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British Petroleum is being excoriated in the mainline media. They probably deserve such treatment for how they’ve operated their oil production properties world-wide, but that doesn’t mean that what they have to say about technical issues and strategies is either worthless propaganda, or lacking in all credibility.
Clearly, now that the extent of damage in the Gulf Of Mexico spill is coming to be more fully understood, it’s clear that BP does, as do all other oil companies, large businesses, financial institutions, and governments, seek to control, frame, and spin information to suit its own needs and agendas.
If the job of legitimate, probative and responsible journalism is to reveal the fullest and most credible information on matters of importance, let alone a major catastrophe, it demands not just skeptical editing, but journalistic balance. Stories that describe the immensity of damage and the mind-numbing impact of the spill on individual communities and the personal lives of millions of citizens are fully appropriate — unless they’re the only aspects of the event being well covered.
We’ve carefully examined the Kent Wells technical update video provided by BP earlier this week. If you’d like to know something of the realities of the problems faced by BP in trying to stop the spill, this 22 minute video will take you from ignorance to being informed. It’s not likely to make you a BP fan, but it will help you to understand the immense technical problems at hand — and why it’s conceivable that it could be six or more months before the well flow is staunched.
Or, if you’d like to know what BP has to say about what it is doing here’s their latest news release on the Deepwater Horizon spill. BP’s account is not exactly fair and balanced, but it does represent their views and opinions — and reporting on them is as important as every other aspect of this immensely tragic story.
Subsea Source Control And Containment
Release date: 28 May 2010
Subsea efforts continue to focus on progressing steps to stop the flow of oil from the well through interventions via the failed Deepwater Horizon blow out preventer (BOP), and to collect the flow of oil from the leak points. These efforts are being carried out in conjunction with industry experts and governmental authorities.
Operations on the top kill procedure continue. Heavy drilling fluids were pumped under pressure into the BOP starting May 26 at 1300CDT, and top kill operations continue through 2400CDT on May 27. It is estimated that the full top kill procedure could extend for another 24 to 48 hours.
If the well were successfully ‘killed’, it is expected that cementing operations would then follow. The top kill procedure has never before been attempted at these depths and its ultimate success is uncertain.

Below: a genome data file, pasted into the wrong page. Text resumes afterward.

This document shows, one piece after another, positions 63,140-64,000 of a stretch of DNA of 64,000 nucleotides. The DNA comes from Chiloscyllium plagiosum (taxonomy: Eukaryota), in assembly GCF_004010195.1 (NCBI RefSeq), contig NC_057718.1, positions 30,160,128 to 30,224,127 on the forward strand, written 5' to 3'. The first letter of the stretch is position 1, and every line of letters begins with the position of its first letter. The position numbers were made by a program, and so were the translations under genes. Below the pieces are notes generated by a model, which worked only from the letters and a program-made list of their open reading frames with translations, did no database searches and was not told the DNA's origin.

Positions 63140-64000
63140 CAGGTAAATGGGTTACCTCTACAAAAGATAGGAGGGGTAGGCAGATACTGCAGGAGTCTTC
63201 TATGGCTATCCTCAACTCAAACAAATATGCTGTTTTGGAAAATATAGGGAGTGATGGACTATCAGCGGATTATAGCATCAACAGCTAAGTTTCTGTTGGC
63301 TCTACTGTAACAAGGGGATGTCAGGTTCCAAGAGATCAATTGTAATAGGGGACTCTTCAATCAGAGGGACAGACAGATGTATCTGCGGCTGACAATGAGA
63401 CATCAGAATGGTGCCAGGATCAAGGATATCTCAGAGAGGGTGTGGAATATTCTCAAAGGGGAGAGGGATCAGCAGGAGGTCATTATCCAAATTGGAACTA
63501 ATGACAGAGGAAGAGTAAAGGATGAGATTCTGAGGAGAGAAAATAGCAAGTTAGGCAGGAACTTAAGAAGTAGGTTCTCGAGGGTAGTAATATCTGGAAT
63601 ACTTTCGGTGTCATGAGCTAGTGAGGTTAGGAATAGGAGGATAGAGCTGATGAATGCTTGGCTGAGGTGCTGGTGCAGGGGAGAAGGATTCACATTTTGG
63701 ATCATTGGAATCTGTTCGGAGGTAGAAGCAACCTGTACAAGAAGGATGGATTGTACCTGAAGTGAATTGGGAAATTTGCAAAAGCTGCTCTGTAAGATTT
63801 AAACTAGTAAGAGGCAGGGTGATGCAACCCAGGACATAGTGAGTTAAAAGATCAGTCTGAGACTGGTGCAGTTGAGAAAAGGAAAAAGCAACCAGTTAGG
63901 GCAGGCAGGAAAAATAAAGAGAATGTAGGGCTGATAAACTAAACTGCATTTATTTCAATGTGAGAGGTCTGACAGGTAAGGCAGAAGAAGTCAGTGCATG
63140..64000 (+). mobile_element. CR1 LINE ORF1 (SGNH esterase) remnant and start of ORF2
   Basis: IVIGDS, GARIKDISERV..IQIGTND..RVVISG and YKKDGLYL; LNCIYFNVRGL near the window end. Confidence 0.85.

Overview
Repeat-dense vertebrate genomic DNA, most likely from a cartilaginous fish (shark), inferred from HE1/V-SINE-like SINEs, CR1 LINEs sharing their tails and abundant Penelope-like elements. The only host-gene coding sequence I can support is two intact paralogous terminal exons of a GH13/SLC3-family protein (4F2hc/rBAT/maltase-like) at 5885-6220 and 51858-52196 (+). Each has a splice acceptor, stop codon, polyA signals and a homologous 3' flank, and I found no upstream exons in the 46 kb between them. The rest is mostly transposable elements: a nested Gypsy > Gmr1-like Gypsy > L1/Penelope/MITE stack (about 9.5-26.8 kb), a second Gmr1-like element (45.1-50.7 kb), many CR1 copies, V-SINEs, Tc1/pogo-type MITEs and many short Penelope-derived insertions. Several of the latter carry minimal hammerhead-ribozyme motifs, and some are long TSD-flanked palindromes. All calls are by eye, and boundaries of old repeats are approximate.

In parallel with the ongoing top kill operation, preparations have been made for the possible deployment of the lower marine riser package (LMRP) cap containment system.
Deployment would first involve removing the damaged riser from the top of the failed BOP to leave a cleanly-cut pipe at the top of the BOP’s LMRP. The cap, a containment device with a sealing grommet, will be connected to a riser from the Discoverer Enterprise drillship, 5,000 feet above on the surface, and placed over the LMRP with the intention of capturing most of the oil and gas flowing from the well.
The LMRP cap is already deployed alongside the BOP in readiness for potential deployment. If it is decided to deploy this option, this would be expected to take some three to four days.
In addition to these steps, planning is being advanced for deploying, if necessary, a second BOP on top of the original failed BOP.
Drilling of two relief wells began on May 2 and May 16. It is estimated that each of these wells will take three months to complete from the commencement of drilling.
Surface Spill Response And Containment
Work continues to collect and disperse oil that has reached the surface of the sea, to protect the shoreline of the Gulf of Mexico, and to collect and clean up any oil that has reached shore.
Almost 1,300 vessels are now involved in the response effort, including skimmers, tugs, barges and recovery vessels. Operations to skim oil from the surface of the water have now recovered, in total, some 274,000 barrels (11.5 million gallons) of oily liquid.
The total length of containment boom deployed as part of efforts to prevent oil reaching the coast is now almost 1.9 million feet, and an additional 1.25 million feet of sorbent boom has also been deployed.
So far 26,000 claims have been filed and 11,650 payments have already been made. BP has received over 96,000 calls into its help lines to date.
The cost of the response to date amounts to about $930 million, including the cost of the spill response, containment, relief well drilling, grants to the Gulf states, claims paid and federal costs. It is too early to quantify other potential costs and liabilities associated with the incident.
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